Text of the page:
How to Research and Buy Discount International Flights
Here's how to find the best fares in premium or economy classes on any airline.
Some people procrastinate by reading magazines or shopping online. My way of taking a mental time out involves finding airfare deals including discount international flights.
This is how I wound up doing my Christmas shopping this year in Seoul, Korea. I used the techniques I’m about to outline below to score a business class international flight from San Diego (via DFW) to Seoul that was about the same price as an economy class ticket to Asia can be.
Table of Contents
Why There Is No Need to Pay Full Price
I used to redeems miles to fully purchase long haul flights or buy economy class tickets and upgrade them to business class using miles. With airlines tightening mileage ticket availability, both are becoming increasingly hard to do. (Also, I put a dollar value on my miles. It often does not make sense to use them if a business class ticket is at a low enough price point.)
The lack of mileage availability led us to often buy business class or first class tickets direct through the airline or a standard travel agent, but there is a better way.
Until recently, I wasn’t aware of an entirely different option involving the purchase of unpublished fares that the general public does not have access to without going through an authorized agent.
There are plenty of services—like our site partner Sojourn—that have access to these fares. Savings can be up to 40% on premium class tickets. Discounts on economy class tickets can be had occasionally through these services, too.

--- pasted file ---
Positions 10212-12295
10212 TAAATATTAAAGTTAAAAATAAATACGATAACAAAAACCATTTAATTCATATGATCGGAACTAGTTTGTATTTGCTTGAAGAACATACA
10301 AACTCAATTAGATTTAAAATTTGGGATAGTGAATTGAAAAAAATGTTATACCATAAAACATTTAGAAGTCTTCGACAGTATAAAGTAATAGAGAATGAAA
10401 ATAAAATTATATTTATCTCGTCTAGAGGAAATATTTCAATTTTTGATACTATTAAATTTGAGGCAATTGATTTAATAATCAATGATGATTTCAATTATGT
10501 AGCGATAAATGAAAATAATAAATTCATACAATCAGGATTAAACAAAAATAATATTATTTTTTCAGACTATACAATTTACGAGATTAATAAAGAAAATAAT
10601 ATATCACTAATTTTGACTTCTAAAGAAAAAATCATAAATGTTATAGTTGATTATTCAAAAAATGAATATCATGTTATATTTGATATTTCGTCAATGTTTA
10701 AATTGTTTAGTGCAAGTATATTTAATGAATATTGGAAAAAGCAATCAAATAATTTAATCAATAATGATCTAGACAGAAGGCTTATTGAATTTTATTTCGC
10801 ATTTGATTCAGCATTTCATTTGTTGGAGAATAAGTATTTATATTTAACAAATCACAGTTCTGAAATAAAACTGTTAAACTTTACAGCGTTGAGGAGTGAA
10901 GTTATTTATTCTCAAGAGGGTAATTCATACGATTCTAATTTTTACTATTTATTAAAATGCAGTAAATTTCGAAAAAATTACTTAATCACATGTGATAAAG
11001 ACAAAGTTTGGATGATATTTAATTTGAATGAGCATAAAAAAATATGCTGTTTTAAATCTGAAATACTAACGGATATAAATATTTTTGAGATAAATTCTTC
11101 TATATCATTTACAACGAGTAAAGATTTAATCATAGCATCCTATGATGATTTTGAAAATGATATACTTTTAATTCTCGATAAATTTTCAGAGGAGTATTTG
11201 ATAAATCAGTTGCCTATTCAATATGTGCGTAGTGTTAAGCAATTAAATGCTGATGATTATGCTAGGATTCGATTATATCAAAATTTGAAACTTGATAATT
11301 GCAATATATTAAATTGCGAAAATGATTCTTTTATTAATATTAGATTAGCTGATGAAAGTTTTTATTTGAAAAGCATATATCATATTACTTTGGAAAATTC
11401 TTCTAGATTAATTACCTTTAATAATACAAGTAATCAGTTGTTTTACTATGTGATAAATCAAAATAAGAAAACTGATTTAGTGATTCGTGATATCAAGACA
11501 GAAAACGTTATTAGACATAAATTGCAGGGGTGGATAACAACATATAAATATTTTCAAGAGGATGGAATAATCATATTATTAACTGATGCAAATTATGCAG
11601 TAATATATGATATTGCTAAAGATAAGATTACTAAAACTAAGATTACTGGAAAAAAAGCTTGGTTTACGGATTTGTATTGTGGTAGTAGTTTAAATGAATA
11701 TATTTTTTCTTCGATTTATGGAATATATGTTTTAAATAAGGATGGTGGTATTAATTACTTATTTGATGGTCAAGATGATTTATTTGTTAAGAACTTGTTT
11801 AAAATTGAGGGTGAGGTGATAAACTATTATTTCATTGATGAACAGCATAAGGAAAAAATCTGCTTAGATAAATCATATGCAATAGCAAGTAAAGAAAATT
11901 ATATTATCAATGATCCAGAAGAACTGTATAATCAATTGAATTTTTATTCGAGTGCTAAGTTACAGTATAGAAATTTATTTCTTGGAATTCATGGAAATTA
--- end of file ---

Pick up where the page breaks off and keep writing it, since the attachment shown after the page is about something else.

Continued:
I am a huge believer that knowledge is power though. You need to feel good about the price you pay no matter where you buy or what class of service you book. This means that you need to do a little legwork.
Where to Research Discount International Flights
I am overly-obsessive about researching airfare so here’s what I do.
Check Prices on Google Flights
In my opinion, Google Flights is the best way for the average person to research airfare. Take a few minutes to learn how it works because it can perform several helpful tasks from monitoring flight prices (and emailing you when they change) to showcasing destinations on a map with pricing from your home airport on specific dates.
The latter is helpful for people who want to travel but don’t know exactly where to go. It’s called the Explore Destinations feature. For example, I randomly plugged in business class flights from San Diego to Mexico and this is what popped up.
You can also scroll through an entire year’s worth of airfare on your preferred airline so that you know when the cheapest time to fly to a preferred destination is.
This short video is a little cheesy but showcases how Google Flights works.
Google is not a travel agent so they’ll send you directly to the airline for booking if you click on a link. I read that the only airline not represented is Southwest because they do not allow external programs to access their ticket pricing information.
If I find a price on a ticket that I am intrigued by, I might click through to American Airlines, hold it for 24 hours in under my frequent flier number and then check with Sojourn to see if I can cut the price even further. (Holding the flight also prevents me from impulse buying.)
If you elect to enable this service, Google Flights sends email alerts when they rise and fall. This service is invaluable since, for example, business class flights from San Diego to Beijing have risen and fallen between $1800 – $4500 per person over the last few months.
Other price comparison sites like Skyscanner, are less reliable than Google Flights (in my opinion) because some of the airfare discounters they populate in their results (usually the cheapest ones) do not display real time price fluctuations. This means some of the data you receive may be old. And, they show results from lesser-known travel sites some of which, when you dig deep, have significant online complaints. Or, at least that’s what I found the last time I used them.